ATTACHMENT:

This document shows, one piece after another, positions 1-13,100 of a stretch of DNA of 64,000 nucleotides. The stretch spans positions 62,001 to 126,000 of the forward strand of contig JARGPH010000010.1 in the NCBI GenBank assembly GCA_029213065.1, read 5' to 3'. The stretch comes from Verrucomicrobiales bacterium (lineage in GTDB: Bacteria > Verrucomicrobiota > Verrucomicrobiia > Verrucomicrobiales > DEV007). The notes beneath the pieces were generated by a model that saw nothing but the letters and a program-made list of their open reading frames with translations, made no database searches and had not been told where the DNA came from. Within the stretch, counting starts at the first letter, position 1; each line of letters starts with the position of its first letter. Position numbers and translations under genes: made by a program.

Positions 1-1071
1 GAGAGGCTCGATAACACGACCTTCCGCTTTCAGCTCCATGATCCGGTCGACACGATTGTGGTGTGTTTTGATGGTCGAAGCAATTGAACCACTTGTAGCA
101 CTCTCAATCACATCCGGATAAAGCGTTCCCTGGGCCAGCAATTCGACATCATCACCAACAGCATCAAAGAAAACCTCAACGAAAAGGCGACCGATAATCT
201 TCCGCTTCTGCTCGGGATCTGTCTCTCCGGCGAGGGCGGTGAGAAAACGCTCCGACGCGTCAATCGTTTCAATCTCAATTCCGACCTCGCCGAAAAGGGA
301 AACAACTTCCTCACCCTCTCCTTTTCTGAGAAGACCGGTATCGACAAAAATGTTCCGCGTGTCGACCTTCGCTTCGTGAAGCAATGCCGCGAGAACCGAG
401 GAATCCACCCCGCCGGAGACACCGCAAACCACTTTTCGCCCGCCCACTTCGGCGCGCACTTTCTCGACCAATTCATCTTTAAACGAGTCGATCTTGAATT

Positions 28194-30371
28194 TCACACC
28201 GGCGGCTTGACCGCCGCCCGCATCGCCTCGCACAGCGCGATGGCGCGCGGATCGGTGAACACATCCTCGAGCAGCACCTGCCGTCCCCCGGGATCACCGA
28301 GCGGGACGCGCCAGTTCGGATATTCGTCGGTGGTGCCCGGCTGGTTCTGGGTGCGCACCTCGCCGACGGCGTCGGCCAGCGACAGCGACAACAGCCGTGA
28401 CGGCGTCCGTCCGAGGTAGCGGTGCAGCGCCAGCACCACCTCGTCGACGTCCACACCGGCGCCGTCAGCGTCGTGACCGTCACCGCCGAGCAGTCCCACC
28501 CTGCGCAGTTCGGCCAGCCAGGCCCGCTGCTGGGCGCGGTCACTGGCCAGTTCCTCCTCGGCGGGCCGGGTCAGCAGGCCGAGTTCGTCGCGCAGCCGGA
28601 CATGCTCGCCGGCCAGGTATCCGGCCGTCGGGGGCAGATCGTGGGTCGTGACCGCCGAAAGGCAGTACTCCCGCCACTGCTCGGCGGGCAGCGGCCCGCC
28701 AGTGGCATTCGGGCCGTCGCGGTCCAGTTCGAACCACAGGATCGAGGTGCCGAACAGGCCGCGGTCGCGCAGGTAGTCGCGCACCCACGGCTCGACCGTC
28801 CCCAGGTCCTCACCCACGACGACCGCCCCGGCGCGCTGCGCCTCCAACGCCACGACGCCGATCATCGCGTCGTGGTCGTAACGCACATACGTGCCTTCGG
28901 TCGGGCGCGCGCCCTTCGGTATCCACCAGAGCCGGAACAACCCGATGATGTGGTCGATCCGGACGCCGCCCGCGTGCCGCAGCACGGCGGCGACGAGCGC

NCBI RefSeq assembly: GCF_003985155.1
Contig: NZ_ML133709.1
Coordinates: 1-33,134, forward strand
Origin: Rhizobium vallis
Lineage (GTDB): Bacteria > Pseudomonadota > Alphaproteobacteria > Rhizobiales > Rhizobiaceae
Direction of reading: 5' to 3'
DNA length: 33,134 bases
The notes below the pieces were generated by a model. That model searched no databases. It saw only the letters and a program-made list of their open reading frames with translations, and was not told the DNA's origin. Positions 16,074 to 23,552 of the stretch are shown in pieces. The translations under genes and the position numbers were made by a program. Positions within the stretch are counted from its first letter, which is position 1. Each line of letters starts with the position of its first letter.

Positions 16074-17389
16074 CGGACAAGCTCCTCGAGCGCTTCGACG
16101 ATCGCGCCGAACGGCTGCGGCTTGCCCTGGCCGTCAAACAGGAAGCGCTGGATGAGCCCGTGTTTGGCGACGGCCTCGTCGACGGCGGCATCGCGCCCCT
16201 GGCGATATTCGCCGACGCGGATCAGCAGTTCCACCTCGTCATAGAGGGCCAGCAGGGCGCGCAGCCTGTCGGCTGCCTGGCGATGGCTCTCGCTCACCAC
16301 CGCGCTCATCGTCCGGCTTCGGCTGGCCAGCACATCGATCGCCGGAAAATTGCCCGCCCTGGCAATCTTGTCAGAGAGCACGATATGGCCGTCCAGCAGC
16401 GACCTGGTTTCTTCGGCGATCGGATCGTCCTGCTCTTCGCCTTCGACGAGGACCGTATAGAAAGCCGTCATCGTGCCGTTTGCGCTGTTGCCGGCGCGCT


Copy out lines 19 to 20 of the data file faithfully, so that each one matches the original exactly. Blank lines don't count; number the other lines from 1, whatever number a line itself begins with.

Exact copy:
Contig: NZ_ML133709.1
Coordinates: 1-33,134, forward strand